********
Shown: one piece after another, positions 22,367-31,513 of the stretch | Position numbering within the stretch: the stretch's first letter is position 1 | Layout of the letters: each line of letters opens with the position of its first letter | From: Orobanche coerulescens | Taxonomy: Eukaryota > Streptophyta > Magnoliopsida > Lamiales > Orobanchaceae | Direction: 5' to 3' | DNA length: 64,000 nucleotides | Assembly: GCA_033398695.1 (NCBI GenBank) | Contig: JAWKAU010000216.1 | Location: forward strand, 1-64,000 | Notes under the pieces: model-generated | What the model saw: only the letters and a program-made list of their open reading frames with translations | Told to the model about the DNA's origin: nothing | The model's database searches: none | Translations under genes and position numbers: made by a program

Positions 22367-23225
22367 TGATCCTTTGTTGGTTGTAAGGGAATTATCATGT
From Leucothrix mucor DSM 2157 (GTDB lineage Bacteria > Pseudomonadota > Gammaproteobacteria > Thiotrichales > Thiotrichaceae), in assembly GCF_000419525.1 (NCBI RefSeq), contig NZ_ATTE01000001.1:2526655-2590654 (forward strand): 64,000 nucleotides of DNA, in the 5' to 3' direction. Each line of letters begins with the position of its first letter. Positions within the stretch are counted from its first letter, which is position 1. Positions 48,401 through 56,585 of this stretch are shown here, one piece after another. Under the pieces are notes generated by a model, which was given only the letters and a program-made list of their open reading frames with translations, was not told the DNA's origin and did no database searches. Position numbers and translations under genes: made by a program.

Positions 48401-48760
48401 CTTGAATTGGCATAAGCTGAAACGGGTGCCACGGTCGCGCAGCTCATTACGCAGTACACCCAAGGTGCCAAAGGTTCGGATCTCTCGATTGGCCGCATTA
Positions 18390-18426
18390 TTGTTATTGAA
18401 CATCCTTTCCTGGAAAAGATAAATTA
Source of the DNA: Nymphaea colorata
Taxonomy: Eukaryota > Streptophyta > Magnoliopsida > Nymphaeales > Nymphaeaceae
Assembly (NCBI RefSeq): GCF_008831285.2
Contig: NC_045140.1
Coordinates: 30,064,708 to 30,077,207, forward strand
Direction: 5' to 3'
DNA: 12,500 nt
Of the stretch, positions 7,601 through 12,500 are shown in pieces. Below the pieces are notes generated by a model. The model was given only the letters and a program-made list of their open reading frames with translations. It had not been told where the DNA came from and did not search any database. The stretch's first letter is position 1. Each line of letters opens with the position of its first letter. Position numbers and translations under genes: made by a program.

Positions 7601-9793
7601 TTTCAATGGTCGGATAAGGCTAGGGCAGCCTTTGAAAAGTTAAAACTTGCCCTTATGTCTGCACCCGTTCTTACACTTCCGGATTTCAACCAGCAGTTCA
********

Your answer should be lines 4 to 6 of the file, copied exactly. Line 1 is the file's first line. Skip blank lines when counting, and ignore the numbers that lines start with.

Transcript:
From Leucothrix mucor DSM 2157 (GTDB lineage Bacteria > Pseudomonadota > Gammaproteobacteria > Thiotrichales > Thiotrichaceae), in assembly GCF_000419525.1 (NCBI RefSeq), contig NZ_ATTE01000001.1:2526655-2590654 (forward strand): 64,000 nucleotides of DNA, in the 5' to 3' direction. Each line of letters begins with the position of its first letter. Positions within the stretch are counted from its first letter, which is position 1. Positions 48,401 through 56,585 of this stretch are shown here, one piece after another. Under the pieces are notes generated by a model, which was given only the letters and a program-made list of their open reading frames with translations, was not told the DNA's origin and did no database searches. Position numbers and translations under genes: made by a program.

Positions 48401-48760
48401 CTTGAATTGGCATAAGCTGAAACGGGTGCCACGGTCGCGCAGCTCATTACGCAGTACACCCAAGGTGCCAAAGGTTCGGATCTCTCGATTGGCCGCATTA